HO‘OKENA, Hawaii – Life is returning to normal at Ho‘okena in South Kona. The popular beach park is bustling with activity again, after it was suddenly closed on November 4, 2015 in the early days of a dengue fever outbreak on the Big Island. At the time, Ho‘okena was identified as a hotspot for acquiring the disease from infected mosquitoes. The government-mandated closure remained in place until March 1st.
Visionary Video recently interviewed Dan Abaya at the reopened beach park. As a part of the non-profit Friends of Ho‘okena Beach Park – an outgrowth of Kama‘aina United to Protect the ‘Aina , or KUPA – Abaya patrols the beach, serves as a camp host, and helps runs the concession.
Abaya was one of the first to notice a spreading illness at Ho‘okena. He said visitors were already sick as early as July. He himself eventually fell victim to dengue fever in September.
As Abaya points out in the video, there have been some changes at Ho‘okena. There is now less vegetation surrounding the shore. Many of the weeds that can harbor mosquitoes have been removed. The cliff side appears bare in comparison to the days before the closure.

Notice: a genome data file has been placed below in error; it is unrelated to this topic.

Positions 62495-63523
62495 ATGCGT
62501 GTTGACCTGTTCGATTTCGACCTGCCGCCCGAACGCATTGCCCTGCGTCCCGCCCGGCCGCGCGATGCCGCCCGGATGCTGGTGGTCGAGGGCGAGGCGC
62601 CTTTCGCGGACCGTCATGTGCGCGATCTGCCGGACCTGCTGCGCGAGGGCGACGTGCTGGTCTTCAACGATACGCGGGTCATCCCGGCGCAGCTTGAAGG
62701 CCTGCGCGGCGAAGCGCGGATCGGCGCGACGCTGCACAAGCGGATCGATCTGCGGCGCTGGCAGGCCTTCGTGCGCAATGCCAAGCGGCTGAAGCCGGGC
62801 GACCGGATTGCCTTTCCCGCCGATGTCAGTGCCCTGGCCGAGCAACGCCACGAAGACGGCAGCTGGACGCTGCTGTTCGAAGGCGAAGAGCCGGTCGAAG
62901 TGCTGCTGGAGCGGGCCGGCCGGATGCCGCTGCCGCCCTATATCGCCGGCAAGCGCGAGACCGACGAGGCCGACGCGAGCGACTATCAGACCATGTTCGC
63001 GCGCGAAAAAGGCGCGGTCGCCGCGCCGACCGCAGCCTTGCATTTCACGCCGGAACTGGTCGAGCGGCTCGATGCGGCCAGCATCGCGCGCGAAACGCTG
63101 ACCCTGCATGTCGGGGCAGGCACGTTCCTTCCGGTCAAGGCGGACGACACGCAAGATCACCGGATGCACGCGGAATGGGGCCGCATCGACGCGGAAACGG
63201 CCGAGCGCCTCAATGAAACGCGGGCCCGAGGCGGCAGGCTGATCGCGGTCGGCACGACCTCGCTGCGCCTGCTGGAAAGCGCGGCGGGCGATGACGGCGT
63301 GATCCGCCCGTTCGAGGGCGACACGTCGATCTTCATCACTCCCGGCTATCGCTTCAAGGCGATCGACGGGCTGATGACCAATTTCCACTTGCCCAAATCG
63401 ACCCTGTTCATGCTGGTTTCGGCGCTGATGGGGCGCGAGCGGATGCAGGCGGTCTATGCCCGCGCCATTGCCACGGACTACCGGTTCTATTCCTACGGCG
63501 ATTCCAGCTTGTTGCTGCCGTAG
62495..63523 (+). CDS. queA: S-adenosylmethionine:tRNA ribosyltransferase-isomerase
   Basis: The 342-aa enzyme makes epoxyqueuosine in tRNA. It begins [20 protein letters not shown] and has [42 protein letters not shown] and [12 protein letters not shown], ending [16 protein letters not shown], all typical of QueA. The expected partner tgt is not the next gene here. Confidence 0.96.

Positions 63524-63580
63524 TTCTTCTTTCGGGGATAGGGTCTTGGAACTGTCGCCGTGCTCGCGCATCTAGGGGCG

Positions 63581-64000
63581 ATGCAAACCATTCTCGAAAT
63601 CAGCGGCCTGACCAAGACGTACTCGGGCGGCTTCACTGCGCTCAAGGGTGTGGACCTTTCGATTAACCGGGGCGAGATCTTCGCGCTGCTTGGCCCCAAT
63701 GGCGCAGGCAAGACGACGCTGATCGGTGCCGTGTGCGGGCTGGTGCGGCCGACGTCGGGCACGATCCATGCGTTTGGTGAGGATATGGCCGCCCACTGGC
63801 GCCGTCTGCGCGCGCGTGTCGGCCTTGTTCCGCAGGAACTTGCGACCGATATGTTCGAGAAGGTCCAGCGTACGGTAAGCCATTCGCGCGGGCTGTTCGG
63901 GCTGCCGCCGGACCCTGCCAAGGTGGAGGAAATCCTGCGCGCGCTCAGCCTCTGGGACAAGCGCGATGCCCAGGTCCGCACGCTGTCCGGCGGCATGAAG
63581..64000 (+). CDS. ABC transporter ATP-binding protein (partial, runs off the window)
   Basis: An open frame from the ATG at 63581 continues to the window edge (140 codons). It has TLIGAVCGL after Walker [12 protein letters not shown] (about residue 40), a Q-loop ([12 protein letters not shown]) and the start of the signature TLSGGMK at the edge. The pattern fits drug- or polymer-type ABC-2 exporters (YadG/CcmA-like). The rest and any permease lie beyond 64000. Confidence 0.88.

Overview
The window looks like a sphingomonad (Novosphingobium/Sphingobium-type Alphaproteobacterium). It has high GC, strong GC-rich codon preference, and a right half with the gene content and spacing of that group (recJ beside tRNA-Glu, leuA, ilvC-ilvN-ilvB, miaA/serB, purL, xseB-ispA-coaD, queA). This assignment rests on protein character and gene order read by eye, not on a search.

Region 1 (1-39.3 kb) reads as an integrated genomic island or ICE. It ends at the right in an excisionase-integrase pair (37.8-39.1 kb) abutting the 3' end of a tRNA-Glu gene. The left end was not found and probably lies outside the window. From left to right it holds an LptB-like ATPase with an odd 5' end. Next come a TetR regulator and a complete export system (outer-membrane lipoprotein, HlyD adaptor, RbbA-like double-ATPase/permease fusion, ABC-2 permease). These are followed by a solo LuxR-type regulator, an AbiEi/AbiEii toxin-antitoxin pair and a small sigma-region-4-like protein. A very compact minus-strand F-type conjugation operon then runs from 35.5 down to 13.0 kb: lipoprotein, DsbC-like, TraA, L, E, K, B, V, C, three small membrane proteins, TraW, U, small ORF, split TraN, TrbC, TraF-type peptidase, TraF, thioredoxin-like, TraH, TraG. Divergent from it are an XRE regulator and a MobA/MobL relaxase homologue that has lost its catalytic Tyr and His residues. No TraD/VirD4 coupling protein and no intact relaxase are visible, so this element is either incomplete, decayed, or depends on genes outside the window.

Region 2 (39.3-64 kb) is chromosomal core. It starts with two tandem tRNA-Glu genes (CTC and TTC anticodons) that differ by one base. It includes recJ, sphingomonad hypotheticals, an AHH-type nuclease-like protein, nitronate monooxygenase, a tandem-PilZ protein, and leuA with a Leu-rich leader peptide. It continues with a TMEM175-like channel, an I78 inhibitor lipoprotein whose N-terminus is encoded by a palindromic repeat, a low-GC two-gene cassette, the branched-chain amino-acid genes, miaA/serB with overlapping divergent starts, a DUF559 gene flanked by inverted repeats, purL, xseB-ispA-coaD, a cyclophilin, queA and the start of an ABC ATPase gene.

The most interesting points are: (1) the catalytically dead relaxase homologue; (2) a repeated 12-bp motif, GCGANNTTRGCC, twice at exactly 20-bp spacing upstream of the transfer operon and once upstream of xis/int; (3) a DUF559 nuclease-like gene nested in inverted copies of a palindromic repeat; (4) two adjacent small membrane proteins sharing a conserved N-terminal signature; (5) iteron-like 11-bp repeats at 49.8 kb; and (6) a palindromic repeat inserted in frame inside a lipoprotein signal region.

The beach park will still be closed periodically so that vector control crews can conduct routine mosquito spraying and treatment. Officials say its a precautionary measure. Hawaii County Civil Defense says there have been no confirmed cases associated with the beach park since November.
There is still some work to be done, Abaya admits. One area of concern is the numerous fishing canoes resting on old tires by the ocean. Tires are known breeding grounds for mosquitoes. Abaya says he hope the county can provide some materials to replace tire stands if they are to be removed.